A Primer on Modern Day Genocide: the Rwandan Genocide

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When Desire Munyaneza was sent to jail in October 2009, it was because he was found guilty of genocide, war crimes, and crimes against humanity in connection with the 1994 Rwandan genocide. At one time, the question was aired: what prompted the Rwandan genocide to erupt in in 1994, one of the most immediate genocides in history?


The questions rose especially after the courts heard the testimony in trials about this genocide of recent history. The explanation was that some kind of political vacuum was left by departing colonial Belgians. But what explains the incessant radio broadcasts calling day and night for Hutus to take every corpuscle out of the Tutsis?  “Kill Tutsi ‘cockroaches!’” the radio cried, endlessly, ceaselessly. This broadcasting dehumanization of Tutsis facillitated the inexplicable slaughter of nearly a million people in less than 80 days,

Historians said it was a complete reversal of fortune foisted on the formerly privileged Tutsi. It was bloody and relentless tit-for-tat genocide and a form of "reality" of revenge. We were informed Tutsis were separate from Hutus by the accident of a mocking privilege they had found in their own skin pigmentation.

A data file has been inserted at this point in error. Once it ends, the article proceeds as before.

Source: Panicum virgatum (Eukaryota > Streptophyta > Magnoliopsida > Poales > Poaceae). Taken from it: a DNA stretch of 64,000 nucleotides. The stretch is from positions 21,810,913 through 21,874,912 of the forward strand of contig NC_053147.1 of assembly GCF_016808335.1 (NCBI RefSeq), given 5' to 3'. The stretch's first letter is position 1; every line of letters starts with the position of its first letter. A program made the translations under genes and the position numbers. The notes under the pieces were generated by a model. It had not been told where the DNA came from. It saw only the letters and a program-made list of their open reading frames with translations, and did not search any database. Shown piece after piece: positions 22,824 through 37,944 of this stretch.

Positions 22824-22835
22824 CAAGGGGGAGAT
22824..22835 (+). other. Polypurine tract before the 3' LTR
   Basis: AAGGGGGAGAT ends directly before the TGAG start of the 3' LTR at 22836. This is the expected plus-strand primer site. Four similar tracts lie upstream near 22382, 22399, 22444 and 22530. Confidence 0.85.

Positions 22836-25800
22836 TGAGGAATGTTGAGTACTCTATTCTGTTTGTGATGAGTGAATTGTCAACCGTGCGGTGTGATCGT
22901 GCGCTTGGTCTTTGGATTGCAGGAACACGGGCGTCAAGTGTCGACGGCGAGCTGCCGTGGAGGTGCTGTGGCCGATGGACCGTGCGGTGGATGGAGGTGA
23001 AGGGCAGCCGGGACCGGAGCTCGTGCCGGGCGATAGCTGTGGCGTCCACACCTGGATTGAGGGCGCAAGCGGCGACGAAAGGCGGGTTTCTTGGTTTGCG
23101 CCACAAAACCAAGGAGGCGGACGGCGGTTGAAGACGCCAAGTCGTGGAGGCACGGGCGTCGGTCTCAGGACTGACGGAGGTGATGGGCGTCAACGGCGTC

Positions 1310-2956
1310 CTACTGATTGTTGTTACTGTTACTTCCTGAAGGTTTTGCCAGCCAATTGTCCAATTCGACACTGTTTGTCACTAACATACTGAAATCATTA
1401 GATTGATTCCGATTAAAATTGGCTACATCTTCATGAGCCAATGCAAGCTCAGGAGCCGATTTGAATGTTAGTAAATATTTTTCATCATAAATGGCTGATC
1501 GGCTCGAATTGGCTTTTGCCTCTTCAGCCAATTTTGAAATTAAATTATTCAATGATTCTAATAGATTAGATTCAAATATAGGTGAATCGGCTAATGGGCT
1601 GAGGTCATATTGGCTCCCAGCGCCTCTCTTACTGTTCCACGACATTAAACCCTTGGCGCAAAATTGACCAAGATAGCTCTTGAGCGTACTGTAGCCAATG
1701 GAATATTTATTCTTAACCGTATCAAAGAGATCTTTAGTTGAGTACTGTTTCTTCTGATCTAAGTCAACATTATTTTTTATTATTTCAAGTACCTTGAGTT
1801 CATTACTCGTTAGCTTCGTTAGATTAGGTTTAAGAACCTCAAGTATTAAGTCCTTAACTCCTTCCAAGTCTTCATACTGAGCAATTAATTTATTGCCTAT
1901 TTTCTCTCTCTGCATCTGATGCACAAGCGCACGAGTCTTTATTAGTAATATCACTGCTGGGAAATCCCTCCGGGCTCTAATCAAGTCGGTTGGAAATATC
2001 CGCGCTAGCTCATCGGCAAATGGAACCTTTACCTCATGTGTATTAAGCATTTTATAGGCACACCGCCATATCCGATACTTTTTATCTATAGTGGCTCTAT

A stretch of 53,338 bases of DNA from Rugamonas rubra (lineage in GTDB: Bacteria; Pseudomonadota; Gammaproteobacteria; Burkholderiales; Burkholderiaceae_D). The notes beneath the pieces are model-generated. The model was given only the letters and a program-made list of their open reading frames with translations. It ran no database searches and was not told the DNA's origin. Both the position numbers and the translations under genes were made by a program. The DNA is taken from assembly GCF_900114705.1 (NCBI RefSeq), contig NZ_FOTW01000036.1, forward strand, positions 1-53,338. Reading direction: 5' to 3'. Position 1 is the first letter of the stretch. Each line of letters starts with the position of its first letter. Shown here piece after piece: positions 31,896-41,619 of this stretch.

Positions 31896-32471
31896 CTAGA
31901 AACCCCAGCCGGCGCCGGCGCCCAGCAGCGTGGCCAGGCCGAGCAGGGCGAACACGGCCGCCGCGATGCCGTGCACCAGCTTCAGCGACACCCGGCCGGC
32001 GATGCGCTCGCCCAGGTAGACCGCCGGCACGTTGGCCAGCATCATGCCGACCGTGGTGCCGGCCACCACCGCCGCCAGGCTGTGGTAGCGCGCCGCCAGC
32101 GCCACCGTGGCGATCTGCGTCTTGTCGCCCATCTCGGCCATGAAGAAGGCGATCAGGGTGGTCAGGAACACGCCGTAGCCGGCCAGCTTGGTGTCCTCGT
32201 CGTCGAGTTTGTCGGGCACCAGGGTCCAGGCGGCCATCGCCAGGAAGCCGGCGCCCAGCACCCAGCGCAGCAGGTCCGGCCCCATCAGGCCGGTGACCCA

None of the darker-skinned garbage men, Joe-lunch-buckets, unemployed sons and daughters of previous massacres, were going to deny a century of oppression had happened under Belgian (and previous to that German) tutelage. It was written on everybody’s face rich as Belgian chocolate. The Tutsis, they said, had been European-favoured who were oddly unprepared, or unable, to continue governance over this facile social organization that had been left to them by colonialism.

Long since Joseph Conrad wrote Heart of Darkness (at the turn in to the 20th century), it must have become second nature for Tutsis to enjoy the privilege of committing atrocities on behalf of Europeans. It was an apartheid of a different sort, Tutsis grew Belgian-sized bellies living off the fat of the land, then suddenly became targets in a 80-day massacre of 800,000 of these lighter-skin-coloured Rwandans.  

An event of dehumanization something like this occurred in Cambodia after French Colonials were forced out of South East Asia, and American policy when U.S. policy failed, in which Khmer Rouge rose to commit atrocities on the ones educated and presumably favoured by the French. A genocide trial was getting underway in Cambodia in 2014. What happened in 1975 if you wore glasses, carried a book, or owned a necktie, the KR marched you out of cities like Phenom Phen at gun point and killed you in front of a mass grave.